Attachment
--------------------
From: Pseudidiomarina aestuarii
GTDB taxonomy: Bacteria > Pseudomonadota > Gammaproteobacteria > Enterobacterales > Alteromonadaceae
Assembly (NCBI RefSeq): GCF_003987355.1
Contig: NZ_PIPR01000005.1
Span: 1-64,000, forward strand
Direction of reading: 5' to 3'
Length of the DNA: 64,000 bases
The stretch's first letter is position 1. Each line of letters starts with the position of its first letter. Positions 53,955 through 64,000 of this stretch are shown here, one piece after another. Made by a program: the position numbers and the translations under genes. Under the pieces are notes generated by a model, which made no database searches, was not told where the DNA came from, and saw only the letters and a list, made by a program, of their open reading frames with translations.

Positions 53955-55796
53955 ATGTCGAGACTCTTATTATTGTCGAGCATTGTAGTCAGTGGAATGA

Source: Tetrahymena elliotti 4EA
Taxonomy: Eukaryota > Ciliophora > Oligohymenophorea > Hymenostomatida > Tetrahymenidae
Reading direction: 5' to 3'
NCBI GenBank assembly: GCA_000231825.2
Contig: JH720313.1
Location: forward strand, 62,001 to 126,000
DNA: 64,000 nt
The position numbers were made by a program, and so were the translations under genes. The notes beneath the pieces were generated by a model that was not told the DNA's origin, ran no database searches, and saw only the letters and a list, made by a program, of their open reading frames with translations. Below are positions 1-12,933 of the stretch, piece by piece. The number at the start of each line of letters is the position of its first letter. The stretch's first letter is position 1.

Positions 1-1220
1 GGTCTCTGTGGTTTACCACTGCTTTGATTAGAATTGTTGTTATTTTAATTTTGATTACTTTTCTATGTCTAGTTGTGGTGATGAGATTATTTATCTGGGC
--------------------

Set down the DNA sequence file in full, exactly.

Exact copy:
From: Pseudidiomarina aestuarii
GTDB taxonomy: Bacteria > Pseudomonadota > Gammaproteobacteria > Enterobacterales > Alteromonadaceae
Assembly (NCBI RefSeq): GCF_003987355.1
Contig: NZ_PIPR01000005.1
Span: 1-64,000, forward strand
Direction of reading: 5' to 3'
Length of the DNA: 64,000 bases
The stretch's first letter is position 1. Each line of letters starts with the position of its first letter. Positions 53,955 through 64,000 of this stretch are shown here, one piece after another. Made by a program: the position numbers and the translations under genes. Under the pieces are notes generated by a model, which made no database searches, was not told where the DNA came from, and saw only the letters and a list, made by a program, of their open reading frames with translations.

Positions 53955-55796
53955 ATGTCGAGACTCTTATTATTGTCGAGCATTGTAGTCAGTGGAATGA

Source: Tetrahymena elliotti 4EA
Taxonomy: Eukaryota > Ciliophora > Oligohymenophorea > Hymenostomatida > Tetrahymenidae
Reading direction: 5' to 3'
NCBI GenBank assembly: GCA_000231825.2
Contig: JH720313.1
Location: forward strand, 62,001 to 126,000
DNA: 64,000 nt
The position numbers were made by a program, and so were the translations under genes. The notes beneath the pieces were generated by a model that was not told the DNA's origin, ran no database searches, and saw only the letters and a list, made by a program, of their open reading frames with translations. Below are positions 1-12,933 of the stretch, piece by piece. The number at the start of each line of letters is the position of its first letter. The stretch's first letter is position 1.

Positions 1-1220
1 GGTCTCTGTGGTTTACCACTGCTTTGATTAGAATTGTTGTTATTTTAATTTTGATTACTTTTCTATGTCTAGTTGTGGTGATGAGATTATTTATCTGGGC